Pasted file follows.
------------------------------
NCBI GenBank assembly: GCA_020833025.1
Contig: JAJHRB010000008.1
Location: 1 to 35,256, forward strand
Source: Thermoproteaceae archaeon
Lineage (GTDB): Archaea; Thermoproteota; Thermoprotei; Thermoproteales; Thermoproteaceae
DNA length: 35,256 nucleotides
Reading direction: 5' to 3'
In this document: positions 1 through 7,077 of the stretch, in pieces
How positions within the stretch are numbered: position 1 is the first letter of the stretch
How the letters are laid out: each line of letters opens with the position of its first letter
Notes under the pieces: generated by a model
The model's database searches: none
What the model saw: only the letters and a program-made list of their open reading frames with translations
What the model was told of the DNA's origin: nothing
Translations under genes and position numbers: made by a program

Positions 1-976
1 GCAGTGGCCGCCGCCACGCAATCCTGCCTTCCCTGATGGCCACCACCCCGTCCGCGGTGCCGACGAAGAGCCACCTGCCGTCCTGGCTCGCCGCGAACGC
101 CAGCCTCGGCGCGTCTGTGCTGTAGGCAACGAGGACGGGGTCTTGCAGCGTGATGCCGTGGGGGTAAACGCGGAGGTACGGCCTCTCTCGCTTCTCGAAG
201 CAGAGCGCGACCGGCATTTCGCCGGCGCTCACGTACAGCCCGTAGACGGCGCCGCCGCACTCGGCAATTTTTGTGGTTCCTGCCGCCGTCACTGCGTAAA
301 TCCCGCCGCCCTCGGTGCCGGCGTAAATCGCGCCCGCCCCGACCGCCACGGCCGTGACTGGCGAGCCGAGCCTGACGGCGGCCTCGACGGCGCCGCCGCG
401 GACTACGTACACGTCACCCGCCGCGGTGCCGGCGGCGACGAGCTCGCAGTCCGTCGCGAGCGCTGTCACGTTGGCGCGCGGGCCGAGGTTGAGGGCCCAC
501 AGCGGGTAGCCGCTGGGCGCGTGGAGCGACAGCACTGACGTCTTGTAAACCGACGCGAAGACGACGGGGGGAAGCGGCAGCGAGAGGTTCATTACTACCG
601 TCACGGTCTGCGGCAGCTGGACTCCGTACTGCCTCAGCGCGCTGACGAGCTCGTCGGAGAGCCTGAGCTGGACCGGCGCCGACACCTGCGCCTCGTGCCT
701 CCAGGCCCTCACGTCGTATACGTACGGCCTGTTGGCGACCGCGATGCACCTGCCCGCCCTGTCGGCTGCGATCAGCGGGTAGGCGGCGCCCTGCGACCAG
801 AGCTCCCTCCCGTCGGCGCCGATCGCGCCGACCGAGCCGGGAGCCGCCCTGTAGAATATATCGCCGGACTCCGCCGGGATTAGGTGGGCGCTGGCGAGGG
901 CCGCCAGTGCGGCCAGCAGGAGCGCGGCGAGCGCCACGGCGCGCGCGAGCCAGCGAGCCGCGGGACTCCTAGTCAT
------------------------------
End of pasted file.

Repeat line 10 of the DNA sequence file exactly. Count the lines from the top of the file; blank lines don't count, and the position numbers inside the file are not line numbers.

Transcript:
How the letters are laid out: each line of letters opens with the position of its first letter